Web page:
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Name: UnnamedBirthday: 06-20-2012
Type: Eastern Chipmunk
Quick and lively creatures, chipmunks are small members of the squirrel family. Their pudgy cheeks, large shining eyes, "racing" stripes, and graceful tails have made them a favorite among animators, and landed them a series of starring roles in Hollywood. Of the 25 known species of chipmunks, all but one, Asia's Tamias sibiricus, are found in North America. The Eastern Chipmunk, along with the Least, are the smallest of the chipmunk family. While not social with their own species, Eastern Chipmunks cheerfully coexist with humans and can be tamed as pets. An interesting biological oddity is the fact that they have an extra set of incisors (front teeth).
Ranging from Canada to Mexico, Eastern Chipmunks are generally seen scampering through the undergrowth of a variety of environments from alpine forests to shrubby deserts to suburban back yards. Some dig burrows to live in, complete with tunnels and chambers, while others make their homes in nests, bushes, or logs. Chipmunks generally gather food on the ground in areas with underbrush, rocks, and logs, where they can hide from predators like hawks, foxes, coyotes, weasels, and snakes. They feed on insects, nuts, berries, seeds, fruit, and grains, which they stuff into their generous cheek pouches and carry to their burrow or nest to store. Chipmunks do not truly hibernate, but go into a very deep sleep from which they rouse periodically to dip into their caches of nuts and seeds throughout the winter.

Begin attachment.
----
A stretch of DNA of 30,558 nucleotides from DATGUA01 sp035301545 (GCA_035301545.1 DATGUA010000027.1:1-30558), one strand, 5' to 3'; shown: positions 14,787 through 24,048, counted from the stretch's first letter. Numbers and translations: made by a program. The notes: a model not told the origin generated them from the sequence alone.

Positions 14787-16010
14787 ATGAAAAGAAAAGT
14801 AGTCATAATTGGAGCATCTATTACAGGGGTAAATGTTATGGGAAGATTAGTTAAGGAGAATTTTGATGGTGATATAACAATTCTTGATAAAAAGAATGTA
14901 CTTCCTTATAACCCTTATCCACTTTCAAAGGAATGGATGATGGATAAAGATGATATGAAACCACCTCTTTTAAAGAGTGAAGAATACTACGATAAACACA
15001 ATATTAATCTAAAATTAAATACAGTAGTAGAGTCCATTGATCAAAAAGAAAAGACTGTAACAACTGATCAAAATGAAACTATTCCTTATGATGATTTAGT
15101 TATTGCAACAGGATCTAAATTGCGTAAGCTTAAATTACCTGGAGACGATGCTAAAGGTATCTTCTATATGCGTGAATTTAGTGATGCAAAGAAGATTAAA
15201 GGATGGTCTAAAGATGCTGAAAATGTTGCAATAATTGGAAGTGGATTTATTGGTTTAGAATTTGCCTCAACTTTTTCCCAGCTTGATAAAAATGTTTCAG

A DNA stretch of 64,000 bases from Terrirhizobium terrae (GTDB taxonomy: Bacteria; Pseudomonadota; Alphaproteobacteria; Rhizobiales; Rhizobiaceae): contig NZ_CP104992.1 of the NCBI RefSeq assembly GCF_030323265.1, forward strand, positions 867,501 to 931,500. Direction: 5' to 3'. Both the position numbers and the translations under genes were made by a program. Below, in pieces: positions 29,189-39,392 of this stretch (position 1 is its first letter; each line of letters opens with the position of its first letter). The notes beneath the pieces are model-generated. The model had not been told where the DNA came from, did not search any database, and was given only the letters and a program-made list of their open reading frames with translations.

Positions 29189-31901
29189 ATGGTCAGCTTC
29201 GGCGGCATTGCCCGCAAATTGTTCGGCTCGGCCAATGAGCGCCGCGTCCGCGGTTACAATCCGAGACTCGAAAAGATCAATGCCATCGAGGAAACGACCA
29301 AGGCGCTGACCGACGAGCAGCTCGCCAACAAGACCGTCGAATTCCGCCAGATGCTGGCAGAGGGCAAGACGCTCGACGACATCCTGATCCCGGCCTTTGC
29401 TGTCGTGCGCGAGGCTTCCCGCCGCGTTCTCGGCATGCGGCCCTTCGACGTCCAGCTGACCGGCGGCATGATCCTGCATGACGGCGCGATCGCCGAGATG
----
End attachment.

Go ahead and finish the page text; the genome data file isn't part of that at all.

For the most part, New World chipmunks, although susceptible to forest fragmentation, are not currently threatened. As their agricultural depredations are minor, and they do not have their larger cousin the squirrel's destructive habits if they gain entry to a human dwelling, they have never been considered a pest species in the United States.